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Franklin Electric Co.gets foothold in India

Buys stakes in 2 firms, hopes to gain as demand for infrastructure rises

Franklin Electric Co. announced Monday it has acquired majority stakes in two companies in India.

Terms of the deals won't be disclosed until the firm's third-quarter report comes out in October.

The acquired companies are Pluga Pumps and Motors Private Ltd. and Wadcorpp India Private Ltd. Pluga recorded $13 million in revenue in the fiscal year that ended in March, while Wadcorpp had $1 million.

Fort Wayne-based Franklin says the move will help it get a bigger footprint in a part of the world where infrastructure demand is growing.

Franklin bought a 70 percent share of Pluga with cash and must buy the remaining 30 percent in 2017. Franklin Fuel­ing Systems bought a 65 percent share of Wadcorpp with cash and is obligated to buy the remaining 35 percent as early as 2017.

Pluga designs, manufactures and dis­trib­utes groundwater motor and pumping equip­ment, while Wadcorpp is a distributor of fueling equipment.

Franklin assumed some debt in the deals, but officials would not discuss the amount until after the third-quarter report.

John J. Haines, vice president and chief financial officer for Franklin Electric, said the company is eager to integrate the businesses.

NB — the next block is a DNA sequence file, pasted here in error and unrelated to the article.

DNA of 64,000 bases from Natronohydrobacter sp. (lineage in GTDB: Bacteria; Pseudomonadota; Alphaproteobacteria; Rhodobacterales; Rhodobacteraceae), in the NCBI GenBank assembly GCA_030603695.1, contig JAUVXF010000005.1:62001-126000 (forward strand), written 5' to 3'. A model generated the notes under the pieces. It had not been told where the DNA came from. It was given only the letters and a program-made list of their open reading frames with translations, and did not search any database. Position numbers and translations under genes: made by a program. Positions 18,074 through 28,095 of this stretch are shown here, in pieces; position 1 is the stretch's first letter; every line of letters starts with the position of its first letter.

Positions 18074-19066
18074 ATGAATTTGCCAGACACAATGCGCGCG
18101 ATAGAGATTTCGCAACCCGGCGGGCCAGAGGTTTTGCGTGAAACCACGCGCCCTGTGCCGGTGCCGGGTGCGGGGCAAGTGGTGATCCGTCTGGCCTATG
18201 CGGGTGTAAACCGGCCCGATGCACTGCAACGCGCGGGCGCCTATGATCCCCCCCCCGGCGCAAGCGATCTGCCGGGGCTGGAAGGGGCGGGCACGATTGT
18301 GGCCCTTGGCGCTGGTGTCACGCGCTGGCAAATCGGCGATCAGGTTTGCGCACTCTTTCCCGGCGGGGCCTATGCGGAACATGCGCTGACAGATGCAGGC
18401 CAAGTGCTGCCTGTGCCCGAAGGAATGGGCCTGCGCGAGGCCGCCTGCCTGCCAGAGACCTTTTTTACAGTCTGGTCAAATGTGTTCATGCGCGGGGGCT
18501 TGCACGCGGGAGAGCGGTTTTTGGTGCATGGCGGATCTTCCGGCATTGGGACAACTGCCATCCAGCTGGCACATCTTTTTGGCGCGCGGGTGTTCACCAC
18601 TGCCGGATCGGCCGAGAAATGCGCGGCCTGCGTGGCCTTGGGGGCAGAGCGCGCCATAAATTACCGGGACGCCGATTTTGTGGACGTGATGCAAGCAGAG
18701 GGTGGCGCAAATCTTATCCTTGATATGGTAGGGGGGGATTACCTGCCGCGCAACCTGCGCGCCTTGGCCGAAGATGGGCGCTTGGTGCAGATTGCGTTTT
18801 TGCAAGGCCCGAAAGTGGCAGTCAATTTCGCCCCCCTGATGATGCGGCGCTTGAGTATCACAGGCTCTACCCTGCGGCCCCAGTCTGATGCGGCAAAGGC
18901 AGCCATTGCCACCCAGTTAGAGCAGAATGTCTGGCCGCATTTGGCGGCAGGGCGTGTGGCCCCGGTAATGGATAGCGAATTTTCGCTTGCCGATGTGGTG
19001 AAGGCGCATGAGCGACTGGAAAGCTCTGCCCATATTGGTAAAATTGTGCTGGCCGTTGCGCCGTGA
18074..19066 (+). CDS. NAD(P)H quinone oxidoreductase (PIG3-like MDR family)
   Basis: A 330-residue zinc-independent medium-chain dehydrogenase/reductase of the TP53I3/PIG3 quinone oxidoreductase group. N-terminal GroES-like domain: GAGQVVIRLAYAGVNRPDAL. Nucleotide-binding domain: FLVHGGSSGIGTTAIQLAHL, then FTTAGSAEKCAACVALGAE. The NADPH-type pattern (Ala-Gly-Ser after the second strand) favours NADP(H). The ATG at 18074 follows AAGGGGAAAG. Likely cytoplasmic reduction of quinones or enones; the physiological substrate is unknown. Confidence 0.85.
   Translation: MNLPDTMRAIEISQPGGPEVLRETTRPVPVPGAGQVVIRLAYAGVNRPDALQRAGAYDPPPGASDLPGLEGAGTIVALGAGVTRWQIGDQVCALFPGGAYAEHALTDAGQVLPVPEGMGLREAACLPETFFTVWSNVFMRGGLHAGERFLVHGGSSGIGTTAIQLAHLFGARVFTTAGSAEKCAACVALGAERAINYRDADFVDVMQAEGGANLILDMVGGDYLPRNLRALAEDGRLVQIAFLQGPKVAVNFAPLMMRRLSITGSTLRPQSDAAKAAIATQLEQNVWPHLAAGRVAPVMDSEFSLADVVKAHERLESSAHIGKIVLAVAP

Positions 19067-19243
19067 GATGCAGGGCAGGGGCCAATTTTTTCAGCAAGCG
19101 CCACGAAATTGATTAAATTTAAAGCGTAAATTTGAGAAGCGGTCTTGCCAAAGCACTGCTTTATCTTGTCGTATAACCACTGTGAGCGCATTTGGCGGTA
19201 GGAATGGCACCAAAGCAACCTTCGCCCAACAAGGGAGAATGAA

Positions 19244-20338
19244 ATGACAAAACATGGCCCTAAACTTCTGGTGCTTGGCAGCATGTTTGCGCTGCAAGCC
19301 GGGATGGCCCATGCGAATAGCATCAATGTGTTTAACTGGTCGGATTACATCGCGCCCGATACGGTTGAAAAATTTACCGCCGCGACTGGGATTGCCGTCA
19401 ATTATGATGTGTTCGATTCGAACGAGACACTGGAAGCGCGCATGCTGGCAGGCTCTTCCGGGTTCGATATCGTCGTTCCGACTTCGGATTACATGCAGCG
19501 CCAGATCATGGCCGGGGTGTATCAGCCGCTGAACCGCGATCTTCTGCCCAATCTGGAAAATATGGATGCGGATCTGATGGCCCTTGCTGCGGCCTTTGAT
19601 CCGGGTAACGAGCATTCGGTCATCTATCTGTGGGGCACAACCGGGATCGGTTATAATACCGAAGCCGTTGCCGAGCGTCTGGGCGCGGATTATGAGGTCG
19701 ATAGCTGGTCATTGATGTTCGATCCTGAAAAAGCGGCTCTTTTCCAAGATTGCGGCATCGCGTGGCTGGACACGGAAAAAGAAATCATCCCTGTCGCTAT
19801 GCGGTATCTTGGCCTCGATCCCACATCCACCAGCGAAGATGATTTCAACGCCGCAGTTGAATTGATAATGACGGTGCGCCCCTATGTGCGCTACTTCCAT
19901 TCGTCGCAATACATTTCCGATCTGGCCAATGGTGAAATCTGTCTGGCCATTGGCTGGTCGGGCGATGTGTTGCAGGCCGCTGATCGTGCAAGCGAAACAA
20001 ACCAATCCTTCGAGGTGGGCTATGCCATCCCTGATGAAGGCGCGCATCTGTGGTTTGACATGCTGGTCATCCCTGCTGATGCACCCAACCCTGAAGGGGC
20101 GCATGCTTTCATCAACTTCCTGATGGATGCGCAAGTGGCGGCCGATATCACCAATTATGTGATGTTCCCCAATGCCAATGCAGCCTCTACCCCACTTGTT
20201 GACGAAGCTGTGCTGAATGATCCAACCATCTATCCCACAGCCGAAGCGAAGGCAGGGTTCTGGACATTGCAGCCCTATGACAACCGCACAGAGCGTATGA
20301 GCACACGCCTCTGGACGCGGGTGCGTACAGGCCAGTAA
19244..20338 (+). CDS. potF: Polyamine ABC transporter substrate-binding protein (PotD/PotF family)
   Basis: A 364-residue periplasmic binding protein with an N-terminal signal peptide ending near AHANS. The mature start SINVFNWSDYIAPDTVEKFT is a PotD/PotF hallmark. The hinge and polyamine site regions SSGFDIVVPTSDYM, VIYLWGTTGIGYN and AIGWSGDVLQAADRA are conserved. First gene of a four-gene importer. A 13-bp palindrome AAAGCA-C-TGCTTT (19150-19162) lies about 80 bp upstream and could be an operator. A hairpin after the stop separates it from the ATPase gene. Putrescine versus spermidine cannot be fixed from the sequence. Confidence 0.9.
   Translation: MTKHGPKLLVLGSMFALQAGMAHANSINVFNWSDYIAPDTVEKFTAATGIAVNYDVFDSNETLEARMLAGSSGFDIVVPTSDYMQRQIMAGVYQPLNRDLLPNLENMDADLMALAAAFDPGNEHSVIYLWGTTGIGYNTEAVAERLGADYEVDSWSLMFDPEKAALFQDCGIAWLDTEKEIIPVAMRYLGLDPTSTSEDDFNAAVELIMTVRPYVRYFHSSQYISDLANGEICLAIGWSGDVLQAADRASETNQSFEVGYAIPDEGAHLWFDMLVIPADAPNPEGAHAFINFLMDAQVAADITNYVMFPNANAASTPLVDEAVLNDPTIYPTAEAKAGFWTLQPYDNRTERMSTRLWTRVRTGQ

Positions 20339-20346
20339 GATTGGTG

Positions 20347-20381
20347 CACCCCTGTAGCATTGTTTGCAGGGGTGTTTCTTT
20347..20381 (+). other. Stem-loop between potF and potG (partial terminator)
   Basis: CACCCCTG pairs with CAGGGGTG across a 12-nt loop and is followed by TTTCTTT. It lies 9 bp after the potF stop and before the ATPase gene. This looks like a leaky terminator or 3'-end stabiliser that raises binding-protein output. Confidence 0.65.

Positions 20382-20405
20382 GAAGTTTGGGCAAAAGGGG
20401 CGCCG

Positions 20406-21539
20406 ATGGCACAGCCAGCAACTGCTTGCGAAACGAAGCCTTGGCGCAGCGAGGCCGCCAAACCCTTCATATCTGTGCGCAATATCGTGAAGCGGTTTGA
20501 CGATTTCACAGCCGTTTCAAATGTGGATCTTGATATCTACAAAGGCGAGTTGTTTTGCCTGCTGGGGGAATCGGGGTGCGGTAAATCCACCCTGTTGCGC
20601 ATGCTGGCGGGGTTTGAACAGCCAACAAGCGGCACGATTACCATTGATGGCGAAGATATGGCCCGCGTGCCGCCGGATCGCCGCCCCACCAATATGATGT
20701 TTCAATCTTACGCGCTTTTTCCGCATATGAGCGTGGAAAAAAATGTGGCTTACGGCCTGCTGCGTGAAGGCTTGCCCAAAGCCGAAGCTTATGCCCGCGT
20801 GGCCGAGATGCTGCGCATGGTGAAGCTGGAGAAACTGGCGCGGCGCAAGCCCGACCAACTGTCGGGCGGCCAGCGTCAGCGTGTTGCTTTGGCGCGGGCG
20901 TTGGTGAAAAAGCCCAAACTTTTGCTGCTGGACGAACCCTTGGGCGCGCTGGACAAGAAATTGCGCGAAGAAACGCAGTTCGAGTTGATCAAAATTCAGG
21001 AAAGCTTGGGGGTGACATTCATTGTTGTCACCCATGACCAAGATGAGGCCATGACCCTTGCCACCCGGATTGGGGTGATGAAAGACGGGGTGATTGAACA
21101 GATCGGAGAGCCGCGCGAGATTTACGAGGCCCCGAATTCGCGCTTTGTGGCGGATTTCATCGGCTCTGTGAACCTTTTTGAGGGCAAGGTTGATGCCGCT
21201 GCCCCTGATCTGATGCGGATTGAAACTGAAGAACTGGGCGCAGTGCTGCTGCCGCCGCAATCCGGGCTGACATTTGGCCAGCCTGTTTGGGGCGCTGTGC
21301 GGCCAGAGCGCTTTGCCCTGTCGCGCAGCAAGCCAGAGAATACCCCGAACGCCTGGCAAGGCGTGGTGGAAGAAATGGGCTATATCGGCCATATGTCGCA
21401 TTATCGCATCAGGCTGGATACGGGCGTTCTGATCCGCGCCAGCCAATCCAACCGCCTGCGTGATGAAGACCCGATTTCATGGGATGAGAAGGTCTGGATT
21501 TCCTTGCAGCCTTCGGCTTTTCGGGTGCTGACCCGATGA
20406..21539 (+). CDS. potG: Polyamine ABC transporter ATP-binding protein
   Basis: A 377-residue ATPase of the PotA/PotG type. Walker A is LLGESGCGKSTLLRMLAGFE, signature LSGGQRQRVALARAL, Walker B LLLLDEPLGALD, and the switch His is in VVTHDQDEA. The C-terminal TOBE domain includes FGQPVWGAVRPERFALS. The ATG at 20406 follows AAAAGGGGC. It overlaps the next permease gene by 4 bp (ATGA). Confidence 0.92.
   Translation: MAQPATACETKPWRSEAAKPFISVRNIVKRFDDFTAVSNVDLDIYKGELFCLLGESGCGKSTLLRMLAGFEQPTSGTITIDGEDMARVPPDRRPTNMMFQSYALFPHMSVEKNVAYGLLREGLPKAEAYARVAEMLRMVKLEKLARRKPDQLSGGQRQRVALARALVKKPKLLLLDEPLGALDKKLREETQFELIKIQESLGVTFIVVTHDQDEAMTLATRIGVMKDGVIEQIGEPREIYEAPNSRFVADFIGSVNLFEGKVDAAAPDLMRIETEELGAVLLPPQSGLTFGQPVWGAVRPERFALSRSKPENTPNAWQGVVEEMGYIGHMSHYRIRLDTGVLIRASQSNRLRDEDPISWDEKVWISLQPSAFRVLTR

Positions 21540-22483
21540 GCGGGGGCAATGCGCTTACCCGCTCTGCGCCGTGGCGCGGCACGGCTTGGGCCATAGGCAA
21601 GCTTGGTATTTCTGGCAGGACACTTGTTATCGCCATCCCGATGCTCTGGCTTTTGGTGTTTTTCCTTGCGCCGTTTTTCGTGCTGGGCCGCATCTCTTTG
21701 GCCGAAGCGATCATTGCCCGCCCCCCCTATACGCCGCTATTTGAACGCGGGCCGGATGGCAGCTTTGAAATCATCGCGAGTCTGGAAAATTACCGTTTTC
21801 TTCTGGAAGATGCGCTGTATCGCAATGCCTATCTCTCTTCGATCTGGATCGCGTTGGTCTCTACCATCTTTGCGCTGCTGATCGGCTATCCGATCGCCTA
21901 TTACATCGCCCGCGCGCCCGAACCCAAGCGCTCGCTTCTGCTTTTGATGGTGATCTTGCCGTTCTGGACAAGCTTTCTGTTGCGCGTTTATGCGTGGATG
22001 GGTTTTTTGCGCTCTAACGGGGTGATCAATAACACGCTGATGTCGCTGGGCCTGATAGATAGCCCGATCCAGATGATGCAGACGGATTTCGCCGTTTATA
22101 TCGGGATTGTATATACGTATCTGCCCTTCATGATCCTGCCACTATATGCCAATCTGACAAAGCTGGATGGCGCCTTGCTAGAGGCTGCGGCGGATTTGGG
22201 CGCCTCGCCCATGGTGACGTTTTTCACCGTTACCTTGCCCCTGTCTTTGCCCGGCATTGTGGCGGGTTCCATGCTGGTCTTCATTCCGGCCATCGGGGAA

“Obviously, we're excited,” he said, al­though he added that no immediate job growth will result from the transactions. “India is a very large country with an emerging middle class.”

Haines said Franklin would provide equip­ment and related components for gasoline stations, as more residents of India are driving vehicles.

“It's better to have a company presence and not just import our products into the country,” Haines said.

Franklin Electric designs and makes sub­mersible motors and pumping systems to move water and fuel. Customers include homeowners, cities and companies in commercial, agricultural and other industries worldwide.

Local financial analyst Terry Anderson would not speak directly about Franklin Electric but said any company investing in India has to take some bad with the good.

India didn't fare well in Transparency Internation­al's 2013 Corruption Perceptions Index. The ranking scores countries on a scale from zero to 100. The higher the score, the more trustworthy the country.

India's scores ranged from 30 to 39. “It's a very high-risk market,” said Anderson, a partner with Reimbold & Anderson in Fort Wayne. “I'm sure they did their homework and know what they're doing.”

Gregg Sengstack, chief executive officer of Franklin, remains confident.

“Both of these transactions will provide Franklin with an in-country presence off which we can grow by introducing other Franklin products and building out new distribution capabilities in both the water and fueling markets these companies serve,” he said.